Hiring a photography representative

(Last Updated On: June 25, 2010)

It is not shocking to learn that many photographers do not like marketing and sales.

Photographers like to take photographs.

Many photographers feel that hiring a good representative will solve many of their problems.  While a sales representative can be a big help, he also can create new problems.  If you’ve found an established representative, you are lucky. Most of us will need to train our own.

I’ve hired and trained many representatives over the years. Based on my experience, the following criteria must be met before considering a sales person for my businesses:

1.  They must have sales experience.

2. They must have some knowledge of my target market.

3.  They must love to network.

Before you hire someone, ask yourself: Would I buy from this person? Would I trust this person with my business? Would this person represent me well in the marketplace?

Take note of how they handle the interview.  Did they confirm the appointment? Are they prepared with good questions? Did they follow up by sending a thank you card?

Don’t worry about their photography experience; just make sure they are excited about your product and services.  You can train them in the basics.  Remember, you need a sales person not another photographer.

Here is the bad news: Just because you have a sales rep doesn’t mean you don’t have to be part of the marketing or sales process anymore.  Many photographers make this mistake.  Having a rep means you now have two sales people: your representative and you.  The good news is when you are busy someone is still marketing and selling.

Make sure you have a plan for training your representative.   Teach him about the sales process, your style, pricing, philosophies and workflow.  Make sure you put these ideas in writing.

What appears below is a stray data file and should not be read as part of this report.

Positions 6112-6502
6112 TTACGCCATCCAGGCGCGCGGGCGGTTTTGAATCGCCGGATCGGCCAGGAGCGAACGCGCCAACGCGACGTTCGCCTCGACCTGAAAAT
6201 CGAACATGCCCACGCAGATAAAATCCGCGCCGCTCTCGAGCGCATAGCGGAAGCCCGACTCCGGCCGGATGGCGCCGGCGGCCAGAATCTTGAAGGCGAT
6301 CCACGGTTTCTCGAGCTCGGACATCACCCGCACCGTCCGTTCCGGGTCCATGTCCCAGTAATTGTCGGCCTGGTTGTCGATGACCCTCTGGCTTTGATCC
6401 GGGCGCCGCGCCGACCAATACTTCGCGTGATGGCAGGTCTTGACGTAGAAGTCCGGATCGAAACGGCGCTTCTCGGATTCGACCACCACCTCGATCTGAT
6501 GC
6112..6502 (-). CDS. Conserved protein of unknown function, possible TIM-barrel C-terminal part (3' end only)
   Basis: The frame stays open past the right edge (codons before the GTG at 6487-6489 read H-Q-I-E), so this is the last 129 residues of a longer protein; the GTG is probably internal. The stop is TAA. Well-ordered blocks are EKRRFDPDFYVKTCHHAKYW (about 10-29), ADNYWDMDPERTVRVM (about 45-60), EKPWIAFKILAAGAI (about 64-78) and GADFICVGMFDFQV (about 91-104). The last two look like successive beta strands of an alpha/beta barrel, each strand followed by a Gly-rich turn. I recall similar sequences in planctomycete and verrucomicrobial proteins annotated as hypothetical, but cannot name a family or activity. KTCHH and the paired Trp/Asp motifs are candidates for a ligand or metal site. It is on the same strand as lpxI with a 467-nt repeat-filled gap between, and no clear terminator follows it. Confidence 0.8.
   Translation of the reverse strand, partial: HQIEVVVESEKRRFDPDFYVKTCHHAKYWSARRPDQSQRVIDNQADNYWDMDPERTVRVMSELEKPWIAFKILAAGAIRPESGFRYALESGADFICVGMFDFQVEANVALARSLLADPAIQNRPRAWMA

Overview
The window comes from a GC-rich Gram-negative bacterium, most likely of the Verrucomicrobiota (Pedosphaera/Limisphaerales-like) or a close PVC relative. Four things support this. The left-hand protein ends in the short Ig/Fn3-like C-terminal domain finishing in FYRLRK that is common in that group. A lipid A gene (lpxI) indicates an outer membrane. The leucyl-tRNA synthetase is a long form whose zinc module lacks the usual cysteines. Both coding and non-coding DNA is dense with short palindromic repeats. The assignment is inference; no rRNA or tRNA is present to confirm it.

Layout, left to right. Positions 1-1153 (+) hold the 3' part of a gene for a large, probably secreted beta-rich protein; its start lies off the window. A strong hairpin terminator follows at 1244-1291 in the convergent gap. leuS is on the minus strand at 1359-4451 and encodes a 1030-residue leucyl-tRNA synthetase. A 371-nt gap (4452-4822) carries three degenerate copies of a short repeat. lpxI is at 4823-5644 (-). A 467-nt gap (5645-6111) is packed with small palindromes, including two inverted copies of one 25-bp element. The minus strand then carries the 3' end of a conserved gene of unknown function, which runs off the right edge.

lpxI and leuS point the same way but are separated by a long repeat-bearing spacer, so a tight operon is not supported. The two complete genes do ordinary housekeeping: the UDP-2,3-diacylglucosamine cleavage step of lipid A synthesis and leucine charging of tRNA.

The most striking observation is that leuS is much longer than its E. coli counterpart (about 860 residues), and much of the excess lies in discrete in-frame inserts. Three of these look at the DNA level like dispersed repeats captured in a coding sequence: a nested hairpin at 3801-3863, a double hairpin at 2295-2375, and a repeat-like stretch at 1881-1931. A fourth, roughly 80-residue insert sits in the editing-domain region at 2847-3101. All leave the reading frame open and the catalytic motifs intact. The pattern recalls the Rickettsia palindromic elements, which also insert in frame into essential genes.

Based on my experience, representatives usually receive about 20 to 30 percent commission on the photography fee.  If you find yourself, at any point, trying to figure out how to avoid paying commission, having a representative may not be right for you. If you feel sales people are costing you money rather than earning a deserved commission for a job well done,  you have the wrong attitude.

If you want to have a good relationship with your representative, develop the mindset that you can help him earn more.

Remember, if a rep sells $100,000 worth of photography in a year for your business, he is only taking home about $25,000 – hardly a professional living if he only represents you.

Consider hiring a representative to work with you and other photographers specializing in different photographic disciplines. As a team, negotiate and develop a base salary or draw for the rep. A diverse group of photographers gives the rep a greater opportunity to sell more photography.

There are many possibilities. Few people will have the same passion for your work as you do.  A sells representative will be  helpful if you both have the right attitude.


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